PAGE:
Monthly Archives: August 2012

Off-Color Spots Find A Home On The Internet

More brands and agencies are finding that the opportunity to generate video views cheaply online are only part of the equation.  The online video platform is allowing marketers the opportunity to present some targeted creative that might have otherwise been considered out of bounds and accesses a new audience.  A case in point is Ragu’s new campaign “A Long Day Of Childhood” for their pasta sauce products.

Courtesy of Ragu Facebook Page

They launched a series of online videos with their strongest one.  Each of them deal with the trials and tribulations of being a child, but the first one about a boy entering the parent’s bedroom is quite funny. It’s subject matter could be a common one in the home, but could only be expressed on the internet.

The drop in views found in the subsequent videos show how the creative execution drops off from that first one, but it is clear that we are no longer left to waiting for that TV special showcasing international ads in order to get our fill of funny and risque spots.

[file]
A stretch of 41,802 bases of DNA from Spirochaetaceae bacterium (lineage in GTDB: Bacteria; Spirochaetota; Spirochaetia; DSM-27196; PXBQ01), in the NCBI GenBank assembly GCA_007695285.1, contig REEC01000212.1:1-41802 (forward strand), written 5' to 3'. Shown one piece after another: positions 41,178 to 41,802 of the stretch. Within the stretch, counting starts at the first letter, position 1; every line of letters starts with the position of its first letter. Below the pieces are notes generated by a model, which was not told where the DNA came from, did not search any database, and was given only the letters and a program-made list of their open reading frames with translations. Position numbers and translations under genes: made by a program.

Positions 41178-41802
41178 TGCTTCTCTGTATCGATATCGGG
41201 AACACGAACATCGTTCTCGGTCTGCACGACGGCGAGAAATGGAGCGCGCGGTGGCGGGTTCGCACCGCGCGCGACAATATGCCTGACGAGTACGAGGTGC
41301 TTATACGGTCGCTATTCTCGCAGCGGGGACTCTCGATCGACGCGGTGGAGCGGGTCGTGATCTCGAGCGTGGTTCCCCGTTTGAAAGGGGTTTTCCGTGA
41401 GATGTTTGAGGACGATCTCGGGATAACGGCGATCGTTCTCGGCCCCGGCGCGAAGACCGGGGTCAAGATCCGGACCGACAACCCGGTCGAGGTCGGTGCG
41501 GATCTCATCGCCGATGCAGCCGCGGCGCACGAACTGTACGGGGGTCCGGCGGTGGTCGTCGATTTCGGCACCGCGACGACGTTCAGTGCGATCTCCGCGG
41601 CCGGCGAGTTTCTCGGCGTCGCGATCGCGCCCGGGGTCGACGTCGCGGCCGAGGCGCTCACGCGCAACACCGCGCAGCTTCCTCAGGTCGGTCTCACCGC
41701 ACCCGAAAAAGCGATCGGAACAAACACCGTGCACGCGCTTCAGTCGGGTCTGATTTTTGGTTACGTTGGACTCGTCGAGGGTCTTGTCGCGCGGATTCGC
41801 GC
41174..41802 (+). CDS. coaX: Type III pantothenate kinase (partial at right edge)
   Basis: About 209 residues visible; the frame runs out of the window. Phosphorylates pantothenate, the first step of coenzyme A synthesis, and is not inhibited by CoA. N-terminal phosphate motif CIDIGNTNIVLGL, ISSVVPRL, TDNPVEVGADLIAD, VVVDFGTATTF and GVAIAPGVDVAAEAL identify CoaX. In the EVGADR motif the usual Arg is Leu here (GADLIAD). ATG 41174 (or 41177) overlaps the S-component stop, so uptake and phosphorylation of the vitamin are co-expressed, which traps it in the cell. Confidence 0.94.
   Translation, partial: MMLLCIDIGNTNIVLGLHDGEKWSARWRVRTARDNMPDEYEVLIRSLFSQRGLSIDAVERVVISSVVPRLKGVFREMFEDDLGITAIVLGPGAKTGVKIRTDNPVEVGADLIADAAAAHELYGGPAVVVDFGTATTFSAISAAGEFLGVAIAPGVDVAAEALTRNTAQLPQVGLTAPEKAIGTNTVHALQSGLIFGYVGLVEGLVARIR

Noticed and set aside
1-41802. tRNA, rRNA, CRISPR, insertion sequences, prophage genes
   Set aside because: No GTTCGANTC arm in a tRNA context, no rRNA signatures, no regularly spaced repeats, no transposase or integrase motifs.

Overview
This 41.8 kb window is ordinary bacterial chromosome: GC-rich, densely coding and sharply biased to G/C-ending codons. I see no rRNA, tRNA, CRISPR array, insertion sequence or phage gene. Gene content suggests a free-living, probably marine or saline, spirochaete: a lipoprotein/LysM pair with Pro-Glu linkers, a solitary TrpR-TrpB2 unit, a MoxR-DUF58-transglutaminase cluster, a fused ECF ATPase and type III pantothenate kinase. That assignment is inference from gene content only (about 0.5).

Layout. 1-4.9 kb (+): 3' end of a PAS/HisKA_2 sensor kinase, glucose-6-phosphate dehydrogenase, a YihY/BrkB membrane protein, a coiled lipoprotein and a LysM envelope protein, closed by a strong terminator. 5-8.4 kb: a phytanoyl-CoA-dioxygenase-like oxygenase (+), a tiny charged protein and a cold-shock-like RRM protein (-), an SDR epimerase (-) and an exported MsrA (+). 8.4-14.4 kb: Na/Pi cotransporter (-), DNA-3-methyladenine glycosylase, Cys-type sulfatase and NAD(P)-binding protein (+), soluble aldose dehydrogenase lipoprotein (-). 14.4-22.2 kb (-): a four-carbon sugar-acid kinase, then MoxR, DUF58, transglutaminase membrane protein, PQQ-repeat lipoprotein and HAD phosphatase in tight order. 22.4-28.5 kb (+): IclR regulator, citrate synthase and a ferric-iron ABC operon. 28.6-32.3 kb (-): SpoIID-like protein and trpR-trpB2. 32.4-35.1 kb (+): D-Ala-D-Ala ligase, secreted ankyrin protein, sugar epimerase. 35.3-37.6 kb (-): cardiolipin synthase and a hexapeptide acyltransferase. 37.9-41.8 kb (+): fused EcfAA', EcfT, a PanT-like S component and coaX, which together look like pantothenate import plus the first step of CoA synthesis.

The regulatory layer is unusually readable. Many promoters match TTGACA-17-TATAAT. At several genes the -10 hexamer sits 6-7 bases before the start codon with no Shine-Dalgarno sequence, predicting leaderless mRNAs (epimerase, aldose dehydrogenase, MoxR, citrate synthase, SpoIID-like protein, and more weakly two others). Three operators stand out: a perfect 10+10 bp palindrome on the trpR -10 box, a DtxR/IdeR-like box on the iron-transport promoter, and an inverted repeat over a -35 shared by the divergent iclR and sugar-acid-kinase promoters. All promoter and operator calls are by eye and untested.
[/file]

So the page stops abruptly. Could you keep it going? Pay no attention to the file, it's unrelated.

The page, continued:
On another note, Ragu was smart to do a social program that asked users to submit their own recollections of childhood “hardships.”  They even do a nice job of creatively representing some selected user submissions, but they did all of this on their main Facebook page – which seems to be working off of different campaigns all at once.  It is confusing and probably stunts the social activity tied to user-submitted memories.  It is interesting that longdayofchildhood.com is available – yet Ragu didn’t use it.  I don’t know what Ragu’s url and social strategy is, but they could have (or should have) used that to drive traffic and more fully frame this campaign.  Even the images they created (like the skunk one above) could have had the vanity url placed on it to enable it to be posted many places and drive back into Ragu’s site.  At this point, if someone were to see that image outside of the Ragu/Long Day framework, they would have no idea what its all about.